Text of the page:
Here’s an awe-inspiring piece of news, that I just can’t wait to share, that also adds such immense value to our article on the Indian Pariah dog breed information!
This story is that of a female Indie stray dog, who was rescued by the Kolkata cops, from a bunch of retarded children who were having fun pelting her, about a couple years ago. They saved the bleeding pup, named her ‘Asha’ (meaning hope) and intended to keep her as a pet, but her fate had different plans for her.
An officer soon sensed her extraordinary talents and insisted, she joins the training that was exclusively meant for Labradors and German Shepherds in India. And she did prove her mettle! Sajal Mondal, the head of the academy, quoted, “She passed the grueling training with flying colors and drugs and explosives like TNT were no match for Asha’s keen sense of smell.” “She performed better than her pedigree peers, jumping nearly six feet (two meters) high. She is also our fastest runner.” He added.
Yes, the above pictures are hers!
Read the article from Times Of India here.
The Indian Pariah is a versatile breed and suits almost every household. There are not many qualms associated with this breed, when the climate is concerned. They are perfect for all the Indian weather conditions.
The Indian Pariah dog, as we discussed earlier, has been present in the sub-continent for ages and have bred through natural selection, without any human intervention. This, has helped them to be one of the most adaptable dogs as they have with time, slowly evolved into their hardy selves. The Pariah dogs are in fact, one of the healthiest breeds known, as they are not prone to any specific medical conditions. So getting this breed will keep the vet bills to the minimum, as they will also be free of the environment induced allergies and skin issues, that most pedigree dogs are prone to.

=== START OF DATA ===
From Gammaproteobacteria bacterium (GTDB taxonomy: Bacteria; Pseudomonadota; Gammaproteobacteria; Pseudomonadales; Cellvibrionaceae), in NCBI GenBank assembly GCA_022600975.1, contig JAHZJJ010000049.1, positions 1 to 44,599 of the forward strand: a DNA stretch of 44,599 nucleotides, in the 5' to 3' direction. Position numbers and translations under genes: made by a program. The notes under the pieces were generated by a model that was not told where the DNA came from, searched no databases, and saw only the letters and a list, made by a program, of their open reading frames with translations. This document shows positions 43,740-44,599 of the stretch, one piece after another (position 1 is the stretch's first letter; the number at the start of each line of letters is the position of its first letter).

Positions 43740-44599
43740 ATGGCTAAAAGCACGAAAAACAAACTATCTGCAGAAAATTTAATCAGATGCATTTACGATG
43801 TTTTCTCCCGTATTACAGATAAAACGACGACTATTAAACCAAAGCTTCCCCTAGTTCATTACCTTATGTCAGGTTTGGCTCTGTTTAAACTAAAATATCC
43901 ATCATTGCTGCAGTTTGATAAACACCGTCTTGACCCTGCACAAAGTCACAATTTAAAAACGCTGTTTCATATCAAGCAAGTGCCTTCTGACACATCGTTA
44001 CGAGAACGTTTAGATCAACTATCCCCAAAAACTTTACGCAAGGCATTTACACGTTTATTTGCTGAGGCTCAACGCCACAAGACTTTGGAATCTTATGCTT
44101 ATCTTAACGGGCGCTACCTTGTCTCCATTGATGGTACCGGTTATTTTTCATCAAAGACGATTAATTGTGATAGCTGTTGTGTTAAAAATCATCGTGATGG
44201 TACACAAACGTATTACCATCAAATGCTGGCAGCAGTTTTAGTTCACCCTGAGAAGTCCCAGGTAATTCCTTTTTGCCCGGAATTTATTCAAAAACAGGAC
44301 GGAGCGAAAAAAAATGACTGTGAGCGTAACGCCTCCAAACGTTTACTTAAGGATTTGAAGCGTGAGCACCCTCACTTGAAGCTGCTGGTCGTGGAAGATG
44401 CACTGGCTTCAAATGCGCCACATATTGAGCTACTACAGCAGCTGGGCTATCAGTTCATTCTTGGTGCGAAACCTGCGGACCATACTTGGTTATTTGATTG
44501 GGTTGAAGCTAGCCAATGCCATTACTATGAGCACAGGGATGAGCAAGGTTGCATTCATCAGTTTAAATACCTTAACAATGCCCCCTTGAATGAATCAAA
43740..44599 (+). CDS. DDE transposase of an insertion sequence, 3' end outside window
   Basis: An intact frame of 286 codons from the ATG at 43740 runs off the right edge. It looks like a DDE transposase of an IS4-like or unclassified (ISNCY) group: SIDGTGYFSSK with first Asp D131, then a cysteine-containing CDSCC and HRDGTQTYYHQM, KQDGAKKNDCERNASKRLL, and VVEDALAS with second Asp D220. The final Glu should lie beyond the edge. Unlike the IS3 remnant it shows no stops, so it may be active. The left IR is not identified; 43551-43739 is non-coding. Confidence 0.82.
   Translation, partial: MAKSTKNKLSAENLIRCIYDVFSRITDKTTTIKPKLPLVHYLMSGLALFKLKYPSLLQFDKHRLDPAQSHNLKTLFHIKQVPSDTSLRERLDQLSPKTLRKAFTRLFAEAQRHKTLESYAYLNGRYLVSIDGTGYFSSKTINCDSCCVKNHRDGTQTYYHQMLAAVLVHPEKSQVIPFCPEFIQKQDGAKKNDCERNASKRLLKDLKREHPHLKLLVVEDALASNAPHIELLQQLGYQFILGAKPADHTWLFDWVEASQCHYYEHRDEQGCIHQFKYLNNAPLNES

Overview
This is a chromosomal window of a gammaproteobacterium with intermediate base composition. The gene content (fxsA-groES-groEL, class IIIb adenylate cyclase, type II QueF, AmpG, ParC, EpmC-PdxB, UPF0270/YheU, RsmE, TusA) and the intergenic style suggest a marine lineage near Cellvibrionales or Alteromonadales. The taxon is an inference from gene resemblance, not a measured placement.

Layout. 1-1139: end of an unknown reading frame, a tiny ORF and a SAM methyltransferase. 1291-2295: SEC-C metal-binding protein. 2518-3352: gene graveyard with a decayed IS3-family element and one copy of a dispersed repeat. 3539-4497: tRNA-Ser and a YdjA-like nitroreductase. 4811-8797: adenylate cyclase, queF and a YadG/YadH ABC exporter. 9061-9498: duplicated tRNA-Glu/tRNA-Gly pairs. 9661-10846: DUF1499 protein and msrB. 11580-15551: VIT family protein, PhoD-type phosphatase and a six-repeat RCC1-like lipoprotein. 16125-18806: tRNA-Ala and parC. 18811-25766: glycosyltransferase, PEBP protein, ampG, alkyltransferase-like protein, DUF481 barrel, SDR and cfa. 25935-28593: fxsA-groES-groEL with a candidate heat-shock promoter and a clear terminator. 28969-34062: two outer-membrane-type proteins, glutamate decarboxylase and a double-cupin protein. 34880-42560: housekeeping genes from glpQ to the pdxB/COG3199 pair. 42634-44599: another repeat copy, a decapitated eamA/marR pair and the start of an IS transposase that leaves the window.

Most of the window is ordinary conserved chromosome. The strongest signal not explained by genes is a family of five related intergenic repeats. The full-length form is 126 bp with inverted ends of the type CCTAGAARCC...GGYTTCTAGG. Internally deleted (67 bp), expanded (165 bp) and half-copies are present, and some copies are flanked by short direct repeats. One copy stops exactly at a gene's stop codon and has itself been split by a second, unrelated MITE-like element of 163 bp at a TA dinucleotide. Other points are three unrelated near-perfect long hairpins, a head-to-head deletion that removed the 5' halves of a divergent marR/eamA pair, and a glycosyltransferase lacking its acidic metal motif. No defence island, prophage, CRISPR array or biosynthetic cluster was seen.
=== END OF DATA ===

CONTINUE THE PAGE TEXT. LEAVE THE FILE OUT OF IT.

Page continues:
Even though they are the least susceptible to any of the common canine diseases, we should understand that there can be times when your pet may fall prey to illnesses, like every other breed, in spite of the chances being comparatively much lesser.
Another plus would be the fact, that their fondness for food or appetite is on the lower side, hence the proneness to obesity would be negligible as well.
The Indian Pariah dogs are highly tolerant to warm temperatures and moderately to cold. They have a short coat with medium density that do not require much maintenance, when it comes to their grooming. They shed all year round but the absence of a thick undercoat, ensures that you do not see hair all over the house. Regular brushing will keep the shedding minimal as it can easily and effectively remove all dead hair from the coat itself, before it reaches the furniture. Due to their coat type, grooming them does not take much of your time or effort.
They also have less oil glands on their skin, which helps them stay clean at all times, keeping odor very low, thus seldom needing baths. They don’t drool as well.
And with that we have come to the conclusion of ‘The Indian Pariah dog breed information’.
What do you think?
What a perfect dog, right? Told you!
Also here’s a slider full of the Indie dog pictures, specially for the international readers who are new to this breed. (And of course for the Indian too, I’m glad you are interested in having more of these babies, in spite of chancing upon them every single day!)
P.S. These pictures were sourced from the internet, my friends, family, NGOs and some were even clicked by me. I had planned to include ‘some’ pictures of these dogs, in different places, at different times, to show off their unique looks and personalities naturally, for an even better understanding of the breed. Because isn’t a picture worth a thousand words? But I received immense support from a few NGOs (specially PFA- Bhubaneshwar & Patna units), who appreciated my effort for the strays and showered me with loads of pictures, that I had a really tough time shortlisting (due to the fixed slider limit)! Really sorry for not being able to mention their due credits beneath each picture, as doing that for this amount of pictures would have taken me forever. But please know, I am really, really grateful to each & every one of you! Can’t thank you enough..
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Suggested reading: If you enjoyed reading this, you must not miss the article that lead to it. You can call it a prologue. Find it here.
Stay Dog Blessed!